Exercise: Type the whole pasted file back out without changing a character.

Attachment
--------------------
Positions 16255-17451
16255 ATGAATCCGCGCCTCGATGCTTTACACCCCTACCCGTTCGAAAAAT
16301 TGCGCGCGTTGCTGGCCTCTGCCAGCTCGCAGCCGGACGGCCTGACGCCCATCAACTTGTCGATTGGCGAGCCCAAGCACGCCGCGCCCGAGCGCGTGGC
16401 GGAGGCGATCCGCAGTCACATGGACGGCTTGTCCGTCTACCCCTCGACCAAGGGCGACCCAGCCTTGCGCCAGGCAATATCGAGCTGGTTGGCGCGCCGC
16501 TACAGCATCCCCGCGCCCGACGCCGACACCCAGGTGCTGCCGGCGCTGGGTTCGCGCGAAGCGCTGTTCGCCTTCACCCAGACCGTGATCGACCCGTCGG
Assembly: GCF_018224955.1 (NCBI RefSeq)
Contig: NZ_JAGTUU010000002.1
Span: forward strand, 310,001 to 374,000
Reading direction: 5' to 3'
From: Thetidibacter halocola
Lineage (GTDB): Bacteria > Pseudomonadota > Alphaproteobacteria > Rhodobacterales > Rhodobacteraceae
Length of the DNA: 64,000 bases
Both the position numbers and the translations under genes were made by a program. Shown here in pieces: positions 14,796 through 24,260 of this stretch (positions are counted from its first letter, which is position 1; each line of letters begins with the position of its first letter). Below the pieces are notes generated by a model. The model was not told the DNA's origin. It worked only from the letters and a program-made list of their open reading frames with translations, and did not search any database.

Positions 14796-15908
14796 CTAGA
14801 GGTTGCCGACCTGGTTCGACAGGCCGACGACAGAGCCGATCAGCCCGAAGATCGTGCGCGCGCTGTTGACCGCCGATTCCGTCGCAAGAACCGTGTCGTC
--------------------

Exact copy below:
Positions 16255-17451
16255 ATGAATCCGCGCCTCGATGCTTTACACCCCTACCCGTTCGAAAAAT
16301 TGCGCGCGTTGCTGGCCTCTGCCAGCTCGCAGCCGGACGGCCTGACGCCCATCAACTTGTCGATTGGCGAGCCCAAGCACGCCGCGCCCGAGCGCGTGGC
16401 GGAGGCGATCCGCAGTCACATGGACGGCTTGTCCGTCTACCCCTCGACCAAGGGCGACCCAGCCTTGCGCCAGGCAATATCGAGCTGGTTGGCGCGCCGC
16501 TACAGCATCCCCGCGCCCGACGCCGACACCCAGGTGCTGCCGGCGCTGGGTTCGCGCGAAGCGCTGTTCGCCTTCACCCAGACCGTGATCGACCCGTCGG
Assembly: GCF_018224955.1 (NCBI RefSeq)
Contig: NZ_JAGTUU010000002.1
Span: forward strand, 310,001 to 374,000
Reading direction: 5' to 3'
From: Thetidibacter halocola
Lineage (GTDB): Bacteria > Pseudomonadota > Alphaproteobacteria > Rhodobacterales > Rhodobacteraceae
Length of the DNA: 64,000 bases
Both the position numbers and the translations under genes were made by a program. Shown here in pieces: positions 14,796 through 24,260 of this stretch (positions are counted from its first letter, which is position 1; each line of letters begins with the position of its first letter). Below the pieces are notes generated by a model. The model was not told the DNA's origin. It worked only from the letters and a program-made list of their open reading frames with translations, and did not search any database.

Positions 14796-15908
14796 CTAGA
14801 GGTTGCCGACCTGGTTCGACAGGCCGACGACAGAGCCGATCAGCCCGAAGATCGTGCGCGCGCTGTTGACCGCCGATTCCGTCGCAAGAACCGTGTCGTC